What we don’t know: Would the first reviewer be any better off at a different boarding school? It is entirely possible that they would be suffering even more if they were at a different school.

We do know that Thacher has a full-time staffer focused on mental health, so at the very least, the reviewer’s facts are not quite accurate. And we know that students also have access to programming around mental health issues and wellness, regular mindfulness classes, a robust outdoors program that provides opportunities for positive risk-taking and time in nature, access to healthy, organic food, etc, a positive peer culture, etc.

The bottom line: This poor kid is suffering. But they might have suffered even more at a school with fewer supports.

BTW: If you look at the Niche reviews more closely, you will notice that last year’s reviews are anomalous. It was a bumpy year. The popular and much-beloved head of school, Michael Mulligan, retired after 30 years of service to Thacher. A handful of students, especially seniors, felt abandoned and were resentful of the new administration. Some of them took it out on Niche. The new head of school (and first woman in that role) has instituted many positive changes and over time, people will come to appreciate her on her own terms instead of comparing her to her mentor and former boss at the pinnacle of his career. (Michael Mulligan was one of the boarding school world’s most admired heads of school ever).

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Here’s a quote from another Niche review that resonated with our family’s experience:

“You might find schools with stronger athletics or arts programs and there are other schools with equally rigorous academics, but you’ll never find a community as tightly-bonded and supportive as Thacher’s. I have never felt as supported in taking risks and challenging myself as I have felt at Thacher. It is an extraordinarily special place with a unique culture.”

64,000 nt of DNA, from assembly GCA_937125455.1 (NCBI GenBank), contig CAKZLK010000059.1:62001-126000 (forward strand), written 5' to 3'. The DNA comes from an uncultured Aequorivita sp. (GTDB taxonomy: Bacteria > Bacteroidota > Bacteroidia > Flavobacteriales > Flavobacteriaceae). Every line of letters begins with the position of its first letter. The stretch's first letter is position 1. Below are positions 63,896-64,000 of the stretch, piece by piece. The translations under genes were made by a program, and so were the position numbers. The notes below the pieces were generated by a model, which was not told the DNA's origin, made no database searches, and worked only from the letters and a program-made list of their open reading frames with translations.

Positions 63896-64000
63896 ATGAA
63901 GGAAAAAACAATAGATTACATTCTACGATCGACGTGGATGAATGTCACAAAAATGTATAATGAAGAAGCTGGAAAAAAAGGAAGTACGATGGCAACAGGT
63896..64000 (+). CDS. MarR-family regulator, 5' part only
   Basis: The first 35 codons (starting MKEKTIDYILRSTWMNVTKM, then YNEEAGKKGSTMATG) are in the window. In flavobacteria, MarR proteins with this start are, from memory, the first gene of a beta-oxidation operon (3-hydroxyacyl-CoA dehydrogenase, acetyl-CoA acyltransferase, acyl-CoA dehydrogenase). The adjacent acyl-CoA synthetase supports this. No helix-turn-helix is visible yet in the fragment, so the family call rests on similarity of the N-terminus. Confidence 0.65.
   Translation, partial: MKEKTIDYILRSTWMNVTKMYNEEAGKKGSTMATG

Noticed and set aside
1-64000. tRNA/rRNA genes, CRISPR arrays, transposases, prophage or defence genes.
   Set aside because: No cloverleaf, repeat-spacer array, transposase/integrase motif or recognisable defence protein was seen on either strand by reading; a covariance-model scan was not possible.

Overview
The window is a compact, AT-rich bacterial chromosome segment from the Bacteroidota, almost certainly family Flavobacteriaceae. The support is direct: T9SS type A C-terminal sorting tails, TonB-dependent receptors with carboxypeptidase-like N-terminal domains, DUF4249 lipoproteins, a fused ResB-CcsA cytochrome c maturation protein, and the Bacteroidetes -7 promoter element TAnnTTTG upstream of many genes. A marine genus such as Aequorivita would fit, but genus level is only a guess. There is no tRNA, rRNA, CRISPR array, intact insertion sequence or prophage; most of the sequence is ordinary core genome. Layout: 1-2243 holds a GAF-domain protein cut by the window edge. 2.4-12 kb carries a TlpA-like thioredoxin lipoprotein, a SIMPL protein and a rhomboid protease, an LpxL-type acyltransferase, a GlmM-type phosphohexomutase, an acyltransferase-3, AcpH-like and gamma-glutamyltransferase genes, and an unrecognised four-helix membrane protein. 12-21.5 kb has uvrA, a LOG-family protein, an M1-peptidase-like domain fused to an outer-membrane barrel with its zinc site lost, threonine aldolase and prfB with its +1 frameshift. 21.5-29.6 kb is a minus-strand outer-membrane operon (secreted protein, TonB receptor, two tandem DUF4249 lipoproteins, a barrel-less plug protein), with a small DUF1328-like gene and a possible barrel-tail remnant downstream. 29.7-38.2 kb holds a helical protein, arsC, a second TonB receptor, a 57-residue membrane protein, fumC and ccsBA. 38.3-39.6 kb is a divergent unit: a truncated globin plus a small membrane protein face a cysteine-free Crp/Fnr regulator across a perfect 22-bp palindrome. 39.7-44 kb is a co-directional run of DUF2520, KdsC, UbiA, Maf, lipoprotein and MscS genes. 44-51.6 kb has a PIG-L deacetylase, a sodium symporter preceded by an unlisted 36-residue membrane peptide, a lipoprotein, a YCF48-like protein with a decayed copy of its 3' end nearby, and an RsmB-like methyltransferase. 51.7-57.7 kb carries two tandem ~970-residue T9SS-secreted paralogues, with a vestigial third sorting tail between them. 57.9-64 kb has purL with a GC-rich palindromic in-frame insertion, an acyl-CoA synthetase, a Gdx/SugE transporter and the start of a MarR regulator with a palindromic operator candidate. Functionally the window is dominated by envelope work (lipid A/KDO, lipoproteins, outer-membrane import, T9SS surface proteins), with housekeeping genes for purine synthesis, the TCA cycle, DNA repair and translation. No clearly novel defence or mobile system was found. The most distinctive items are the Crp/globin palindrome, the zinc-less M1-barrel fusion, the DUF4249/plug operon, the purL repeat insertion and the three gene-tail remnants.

Indeed, who knows how much insight the Thacher student reviews and comments provide, especially if it was found to be true that the school pressured kids to bump its ratings for Niche:

Quoting an alleged Thacher student, on Niche:

“I am limited to 1000 characters: Admissions gathered a group of seniors and strongly encouraged them to leave 5 out of 5 stars in their Niche review. Interpret that on your own.”

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@SportyPrep That is an odd allegation. Did they put a gun to the students’ heads and threaten to withhold their diplomas if their reviews weren’t glowing enough, too?

Seriously: If you are curious about Thacher, go visit the school once the campus is open and ask any questions you’d like. It isn’t perfect and it isn’t for the faint of heart. There is as much of a focus on character as there is on academics. Putting 14-year olds in charge of taking care of and managing a 2000-pound beast is a leap of faith in the ability of young teens to learn to put the needs of others first. (Wilderness camping reinforces the lesson as kids come together to take care of each other.)

Thacher is NOT the right school for kids who are looking for a more college-like experience. But it offers great preparation for college and life.

Bottom line re Niche: I would advise people not to put a lot of weight on reviews online. And that’s true whether you are looking at restaurant reviews on Yelp or boarding school reviews on Niche! You never know who is posting or why…

Mental health coverage varies wildly with health care plans. Two kids at one school, both on parents’ plan, may have very different options available to them locally, and this is a challenge. I suspect that most schools step in as well as they can, but this could be like asking the school nurse to provide post injury PT because insurance doesn’t cover it. And while kids at all income levels struggle with mental health issues, the less well off ones are most likely to have limited options for dealing with it. Bare bones insurance and no $ to go out of plan.

With the exception of kids with horses? My kids are up everyday at 6:20AM, to finish mucking before 7:30. They then shower and have breakfast with peers. Sleep deprivation is a real issue for freshman, and older kids have wandering in non-covid times that equals bedtimes in excess of midnight.